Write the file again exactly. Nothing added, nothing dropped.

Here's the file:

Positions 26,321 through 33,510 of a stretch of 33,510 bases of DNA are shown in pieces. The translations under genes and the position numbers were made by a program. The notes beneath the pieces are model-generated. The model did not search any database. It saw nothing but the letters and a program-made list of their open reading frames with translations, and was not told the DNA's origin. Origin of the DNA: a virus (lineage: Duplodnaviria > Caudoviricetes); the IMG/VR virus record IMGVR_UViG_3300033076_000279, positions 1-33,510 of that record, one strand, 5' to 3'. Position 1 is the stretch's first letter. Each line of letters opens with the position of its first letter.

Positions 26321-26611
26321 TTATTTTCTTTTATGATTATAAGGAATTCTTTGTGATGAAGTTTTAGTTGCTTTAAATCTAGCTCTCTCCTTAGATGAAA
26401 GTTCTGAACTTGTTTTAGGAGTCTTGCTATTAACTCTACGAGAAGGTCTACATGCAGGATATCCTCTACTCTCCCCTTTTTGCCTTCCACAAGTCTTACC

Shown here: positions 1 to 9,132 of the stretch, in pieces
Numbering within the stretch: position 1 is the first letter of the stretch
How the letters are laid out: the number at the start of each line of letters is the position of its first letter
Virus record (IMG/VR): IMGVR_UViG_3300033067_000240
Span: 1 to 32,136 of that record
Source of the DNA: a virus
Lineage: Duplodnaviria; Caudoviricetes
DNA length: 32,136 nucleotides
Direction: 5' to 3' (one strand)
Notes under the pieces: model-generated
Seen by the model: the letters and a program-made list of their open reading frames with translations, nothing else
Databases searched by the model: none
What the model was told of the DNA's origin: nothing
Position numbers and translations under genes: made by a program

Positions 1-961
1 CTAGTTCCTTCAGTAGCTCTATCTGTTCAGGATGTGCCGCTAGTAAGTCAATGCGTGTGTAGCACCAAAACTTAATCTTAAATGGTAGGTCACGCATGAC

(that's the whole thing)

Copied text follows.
Positions 26,321 through 33,510 of a stretch of 33,510 bases of DNA are shown in pieces. The translations under genes and the position numbers were made by a program. The notes beneath the pieces are model-generated. The model did not search any database. It saw nothing but the letters and a program-made list of their open reading frames with translations, and was not told the DNA's origin. Origin of the DNA: a virus (lineage: Duplodnaviria > Caudoviricetes); the IMG/VR virus record IMGVR_UViG_3300033076_000279, positions 1-33,510 of that record, one strand, 5' to 3'. Position 1 is the stretch's first letter. Each line of letters opens with the position of its first letter.

Positions 26321-26611
26321 TTATTTTCTTTTATGATTATAAGGAATTCTTTGTGATGAAGTTTTAGTTGCTTTAAATCTAGCTCTCTCCTTAGATGAAA
26401 GTTCTGAACTTGTTTTAGGAGTCTTGCTATTAACTCTACGAGAAGGTCTACATGCAGGATATCCTCTACTCTCCCCTTTTTGCCTTCCACAAGTCTTACC

Shown here: positions 1 to 9,132 of the stretch, in pieces
Numbering within the stretch: position 1 is the first letter of the stretch
How the letters are laid out: the number at the start of each line of letters is the position of its first letter
Virus record (IMG/VR): IMGVR_UViG_3300033067_000240
Span: 1 to 32,136 of that record
Source of the DNA: a virus
Lineage: Duplodnaviria; Caudoviricetes
DNA length: 32,136 nucleotides
Direction: 5' to 3' (one strand)
Notes under the pieces: model-generated
Seen by the model: the letters and a program-made list of their open reading frames with translations, nothing else
Databases searched by the model: none
What the model was told of the DNA's origin: nothing
Position numbers and translations under genes: made by a program

Positions 1-961
1 CTAGTTCCTTCAGTAGCTCTATCTGTTCAGGATGTGCCGCTAGTAAGTCAATGCGTGTGTAGCACCAAAACTTAATCTTAAATGGTAGGTCACGCATGAC